I remember other things too, his smell, his hair, the coolness of his skin. But it was his smile that I remember the most.

He’d sit and wait for me to answer. He knew I would, I always did. I might play with my hands or look over to the window, maybe even get up and walk over to it, as if the moonlit view outside could somehow answer for me. But I’d always sit back down, look at him and speak.

“I don’t know if I can do it” My grandfather looked at me and smiled. Always that smile.

“It’s like riding a bike” he said,

“You never forget”

I twisted my hands in my lap and nodded.

He stood up, walked over and put his hand on my shoulder.

“I taught you well, my little one, it’s time”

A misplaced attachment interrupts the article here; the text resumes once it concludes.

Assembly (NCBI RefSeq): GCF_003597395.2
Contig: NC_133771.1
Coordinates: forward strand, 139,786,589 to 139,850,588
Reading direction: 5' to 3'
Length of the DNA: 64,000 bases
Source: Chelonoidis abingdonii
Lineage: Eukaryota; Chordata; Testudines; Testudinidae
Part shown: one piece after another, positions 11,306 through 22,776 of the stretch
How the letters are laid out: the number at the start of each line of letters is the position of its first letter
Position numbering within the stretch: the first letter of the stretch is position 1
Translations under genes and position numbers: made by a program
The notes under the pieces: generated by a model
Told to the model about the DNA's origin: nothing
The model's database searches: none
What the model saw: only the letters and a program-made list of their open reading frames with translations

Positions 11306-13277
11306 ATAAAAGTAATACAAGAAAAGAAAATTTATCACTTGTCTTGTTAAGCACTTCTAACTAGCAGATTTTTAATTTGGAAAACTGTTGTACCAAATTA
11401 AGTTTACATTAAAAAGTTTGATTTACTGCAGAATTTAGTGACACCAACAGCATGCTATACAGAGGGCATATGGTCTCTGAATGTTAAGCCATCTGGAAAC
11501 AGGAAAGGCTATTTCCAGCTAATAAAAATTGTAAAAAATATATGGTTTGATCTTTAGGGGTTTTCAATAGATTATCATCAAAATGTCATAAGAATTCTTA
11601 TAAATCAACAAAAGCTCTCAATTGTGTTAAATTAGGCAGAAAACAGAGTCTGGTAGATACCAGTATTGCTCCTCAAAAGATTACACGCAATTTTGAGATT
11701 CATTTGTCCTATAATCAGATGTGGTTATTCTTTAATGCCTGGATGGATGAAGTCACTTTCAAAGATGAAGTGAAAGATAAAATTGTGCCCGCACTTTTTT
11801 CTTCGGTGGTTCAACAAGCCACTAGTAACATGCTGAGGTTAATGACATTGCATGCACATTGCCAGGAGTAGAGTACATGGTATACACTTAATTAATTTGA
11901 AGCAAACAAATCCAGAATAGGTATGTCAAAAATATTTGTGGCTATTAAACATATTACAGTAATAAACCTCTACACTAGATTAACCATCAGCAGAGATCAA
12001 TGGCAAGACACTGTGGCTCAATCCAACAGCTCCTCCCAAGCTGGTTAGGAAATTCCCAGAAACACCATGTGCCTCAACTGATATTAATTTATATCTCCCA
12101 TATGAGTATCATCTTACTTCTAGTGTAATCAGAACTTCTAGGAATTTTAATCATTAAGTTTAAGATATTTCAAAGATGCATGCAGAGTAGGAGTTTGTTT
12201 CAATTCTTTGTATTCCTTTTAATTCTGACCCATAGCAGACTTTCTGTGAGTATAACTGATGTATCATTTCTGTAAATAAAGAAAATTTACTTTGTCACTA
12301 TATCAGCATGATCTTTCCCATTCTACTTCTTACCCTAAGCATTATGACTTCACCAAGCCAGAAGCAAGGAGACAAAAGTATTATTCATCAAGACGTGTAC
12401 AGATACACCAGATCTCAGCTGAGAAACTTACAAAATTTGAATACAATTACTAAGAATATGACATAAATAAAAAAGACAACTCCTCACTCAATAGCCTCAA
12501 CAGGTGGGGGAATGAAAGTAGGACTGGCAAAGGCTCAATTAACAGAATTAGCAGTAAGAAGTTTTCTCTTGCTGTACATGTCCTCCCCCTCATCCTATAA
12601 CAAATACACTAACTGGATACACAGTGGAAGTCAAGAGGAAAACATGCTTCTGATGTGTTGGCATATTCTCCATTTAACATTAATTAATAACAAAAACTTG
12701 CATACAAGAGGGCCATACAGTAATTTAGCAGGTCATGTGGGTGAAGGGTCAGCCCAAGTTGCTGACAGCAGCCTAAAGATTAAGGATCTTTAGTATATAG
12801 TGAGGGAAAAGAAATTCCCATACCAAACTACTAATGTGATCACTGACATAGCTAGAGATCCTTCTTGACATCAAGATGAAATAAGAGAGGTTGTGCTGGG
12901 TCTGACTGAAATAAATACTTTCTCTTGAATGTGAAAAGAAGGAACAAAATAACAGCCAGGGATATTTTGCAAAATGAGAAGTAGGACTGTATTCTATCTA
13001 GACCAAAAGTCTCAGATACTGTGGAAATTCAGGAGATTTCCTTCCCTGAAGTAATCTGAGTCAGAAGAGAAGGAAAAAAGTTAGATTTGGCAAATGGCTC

Later that night my teeth sank into the Inspectors throat. I drank my fill, till his body went limp, my ravenous tongue tracing greedily across my fangs.

My grandfather smiled!

Letting The Light Go Out

Wednesday already and time again for Friday Fictioneers. A 100 words of fiction created from a photo prompt and a spark of an idea.

Last week was manic and I didn’t get chance to catch up with everyone’s pieces, I promise to do better this week.


 Original Photo : Dawn Landau

The sun had reached its highest, smudging the tops of the ash trees along the track. Summer thunder rumbled in the distance. She felt the darkness seeping in, tunnel walls closing around her, feet dragging towards an escape she couldn’t find.

Then in the distance… light… bringing her back and once more grass beneath her feet.

Memories back and forth; scattered clothes… bodies writhing…. her husband… her sister, the taste of bile that rose from her throat as she turned and ran.

The train was coming, she felt its breath chasing at her back. She lay down and let the light fade into black.